This choice being presented up front, demonstrates an acknowledgment of the disabled gamer that runs deeper than providing a colour-blind mode and some shitty subtitles that can only be turned on after a dig through the menus. Beyond those templates, The Last of Us Part II has a further 60-plus options for accessibility within the game menus, to really make the game as widely accessible as possible. Well-considered subtitles (of every sound and piece of dialogue) make all aspects of the audio clear to the deaf gamer. Customizable subtitle appearance solves the issue of disappearing or illegible subtitles (think white text disappearing on a white background or a cloud of smoke). Controller vibration helps with combat (the sound of enemies attacking, or an approaching object sometimes being lost to deaf gamers) and even with the guitar playing – an experience Naughty Dog did well to consider so that any gamer can truly immerse themselves in the experience of playing The Last of Us Part II.

What The Last of Us Part II illustrates is that there is a huge amount that can be done. That conversation, of whether or not accessibility can even be implemented in the first place (an offensively ridiculous conversation that wastes everyone’s time) is now moot. AAA games can be made accessible – to an incredible degree. And there’s plenty more smaller, even indie games can and should be doing. There is, of course, plenty more to still be explored. There are further roads to go down, intense heights of accessibility and representation that can still be reached, but we find ourselves now on the ground floor with a base level of understanding around accessibility. Can I Play That provides “accessibility reference guides” that cover a diverse array of needs of disabled gamers, and it’s not an insane suggestion that these should become baseline levels of accessibility across the entire gaming landscape.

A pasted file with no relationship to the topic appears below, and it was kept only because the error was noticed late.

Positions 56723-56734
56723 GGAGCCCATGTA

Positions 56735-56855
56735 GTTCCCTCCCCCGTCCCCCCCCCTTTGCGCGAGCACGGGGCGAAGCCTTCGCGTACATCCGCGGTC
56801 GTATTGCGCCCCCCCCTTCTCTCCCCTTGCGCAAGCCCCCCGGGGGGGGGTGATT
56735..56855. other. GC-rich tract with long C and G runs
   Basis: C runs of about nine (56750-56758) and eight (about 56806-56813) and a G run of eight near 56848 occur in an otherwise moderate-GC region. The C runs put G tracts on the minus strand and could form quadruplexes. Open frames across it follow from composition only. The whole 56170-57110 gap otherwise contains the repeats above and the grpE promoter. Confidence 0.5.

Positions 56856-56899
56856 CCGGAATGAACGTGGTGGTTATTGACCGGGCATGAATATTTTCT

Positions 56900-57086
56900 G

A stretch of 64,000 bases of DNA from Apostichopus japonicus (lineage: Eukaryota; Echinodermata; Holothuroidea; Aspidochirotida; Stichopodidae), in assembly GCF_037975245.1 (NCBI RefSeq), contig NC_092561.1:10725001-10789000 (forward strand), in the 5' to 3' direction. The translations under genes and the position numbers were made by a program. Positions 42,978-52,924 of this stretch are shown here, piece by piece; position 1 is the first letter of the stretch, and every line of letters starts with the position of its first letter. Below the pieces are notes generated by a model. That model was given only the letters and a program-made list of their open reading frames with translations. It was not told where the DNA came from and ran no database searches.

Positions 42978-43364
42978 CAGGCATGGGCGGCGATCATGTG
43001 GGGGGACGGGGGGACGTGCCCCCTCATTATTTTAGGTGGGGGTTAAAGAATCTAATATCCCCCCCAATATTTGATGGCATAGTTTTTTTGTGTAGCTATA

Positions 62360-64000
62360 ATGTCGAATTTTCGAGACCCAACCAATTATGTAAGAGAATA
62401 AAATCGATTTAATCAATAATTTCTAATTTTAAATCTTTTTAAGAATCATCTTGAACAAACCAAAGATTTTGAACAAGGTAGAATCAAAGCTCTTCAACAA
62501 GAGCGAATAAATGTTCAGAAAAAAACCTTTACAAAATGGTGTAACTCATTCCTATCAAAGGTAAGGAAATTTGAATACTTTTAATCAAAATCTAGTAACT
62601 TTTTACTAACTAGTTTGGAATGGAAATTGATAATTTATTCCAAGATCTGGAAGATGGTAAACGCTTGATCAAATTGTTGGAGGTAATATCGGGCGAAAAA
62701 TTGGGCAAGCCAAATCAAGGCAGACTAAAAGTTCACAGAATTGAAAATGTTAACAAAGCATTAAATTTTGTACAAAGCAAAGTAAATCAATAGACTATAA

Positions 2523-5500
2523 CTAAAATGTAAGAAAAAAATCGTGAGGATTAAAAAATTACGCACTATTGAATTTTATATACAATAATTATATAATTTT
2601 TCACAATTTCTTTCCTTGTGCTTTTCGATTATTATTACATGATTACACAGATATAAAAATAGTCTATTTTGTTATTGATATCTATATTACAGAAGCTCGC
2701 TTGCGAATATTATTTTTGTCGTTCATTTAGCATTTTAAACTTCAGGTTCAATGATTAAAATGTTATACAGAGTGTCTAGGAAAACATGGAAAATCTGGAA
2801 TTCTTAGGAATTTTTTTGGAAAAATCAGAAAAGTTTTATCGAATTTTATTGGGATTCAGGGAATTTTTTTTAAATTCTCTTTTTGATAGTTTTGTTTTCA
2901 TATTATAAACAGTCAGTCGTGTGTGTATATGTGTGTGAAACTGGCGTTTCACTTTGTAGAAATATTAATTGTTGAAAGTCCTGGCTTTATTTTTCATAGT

Fortunately, consideration and accessibility seems to be developing at an exponential rate. Xbox, for example, recently announced the “Microsoft Game Accessibility Testing Services”, which, alongside their new accessibility guidelines, allow for critical, accessibility-focused testing, and dialogue between developers and disabled gamers. It’s a move that openly embraces the need for developers to learn more, and improve their games as a result. And, let’s be clear, it’s a step. But it is most definitely a step in the right direction.